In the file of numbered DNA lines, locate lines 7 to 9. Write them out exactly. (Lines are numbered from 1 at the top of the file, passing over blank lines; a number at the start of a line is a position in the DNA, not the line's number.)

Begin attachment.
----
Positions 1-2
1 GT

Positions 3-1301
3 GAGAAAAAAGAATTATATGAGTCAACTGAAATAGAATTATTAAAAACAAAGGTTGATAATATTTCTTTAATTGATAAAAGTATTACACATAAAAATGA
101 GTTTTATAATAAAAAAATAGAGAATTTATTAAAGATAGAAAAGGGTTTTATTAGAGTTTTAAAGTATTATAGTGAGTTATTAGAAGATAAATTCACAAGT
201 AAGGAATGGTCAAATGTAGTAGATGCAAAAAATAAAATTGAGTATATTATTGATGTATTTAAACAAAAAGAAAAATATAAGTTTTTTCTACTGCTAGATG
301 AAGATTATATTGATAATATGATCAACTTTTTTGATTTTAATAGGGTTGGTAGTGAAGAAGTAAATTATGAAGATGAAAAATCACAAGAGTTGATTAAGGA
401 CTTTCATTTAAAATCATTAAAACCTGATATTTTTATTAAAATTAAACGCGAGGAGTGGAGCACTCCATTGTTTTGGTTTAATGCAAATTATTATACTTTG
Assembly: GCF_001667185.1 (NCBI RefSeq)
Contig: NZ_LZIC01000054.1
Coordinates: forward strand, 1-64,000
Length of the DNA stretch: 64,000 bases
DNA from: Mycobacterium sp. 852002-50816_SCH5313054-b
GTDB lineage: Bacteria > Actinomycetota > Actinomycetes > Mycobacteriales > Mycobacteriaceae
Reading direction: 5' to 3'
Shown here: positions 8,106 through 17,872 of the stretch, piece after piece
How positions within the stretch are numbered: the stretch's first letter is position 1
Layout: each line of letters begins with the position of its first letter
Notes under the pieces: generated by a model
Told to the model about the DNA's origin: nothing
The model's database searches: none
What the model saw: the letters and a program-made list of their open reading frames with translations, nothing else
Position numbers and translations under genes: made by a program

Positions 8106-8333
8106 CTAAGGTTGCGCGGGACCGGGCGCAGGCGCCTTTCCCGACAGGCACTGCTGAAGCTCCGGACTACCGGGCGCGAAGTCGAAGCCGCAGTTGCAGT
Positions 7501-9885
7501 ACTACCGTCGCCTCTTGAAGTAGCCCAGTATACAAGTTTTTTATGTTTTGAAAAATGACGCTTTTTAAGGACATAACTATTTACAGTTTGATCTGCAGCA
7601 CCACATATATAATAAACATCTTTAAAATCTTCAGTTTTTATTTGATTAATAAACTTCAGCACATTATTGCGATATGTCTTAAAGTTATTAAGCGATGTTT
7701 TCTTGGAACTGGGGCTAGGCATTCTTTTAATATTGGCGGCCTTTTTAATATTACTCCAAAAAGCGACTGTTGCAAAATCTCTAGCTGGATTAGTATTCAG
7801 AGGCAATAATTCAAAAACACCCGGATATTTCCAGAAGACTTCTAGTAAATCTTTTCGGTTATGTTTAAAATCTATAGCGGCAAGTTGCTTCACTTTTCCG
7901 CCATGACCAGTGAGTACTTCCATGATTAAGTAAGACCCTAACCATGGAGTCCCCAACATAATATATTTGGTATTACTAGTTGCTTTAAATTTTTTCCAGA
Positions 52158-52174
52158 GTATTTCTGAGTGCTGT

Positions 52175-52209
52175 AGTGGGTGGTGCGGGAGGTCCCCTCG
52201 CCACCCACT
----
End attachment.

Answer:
301 AAGATTATATTGATAATATGATCAACTTTTTTGATTTTAATAGGGTTGGTAGTGAAGAAGTAAATTATGAAGATGAAAAATCACAAGAGTTGATTAAGGA
401 CTTTCATTTAAAATCATTAAAACCTGATATTTTTATTAAAATTAAACGCGAGGAGTGGAGCACTCCATTGTTTTGGTTTAATGCAAATTATTATACTTTG
Assembly: GCF_001667185.1 (NCBI RefSeq)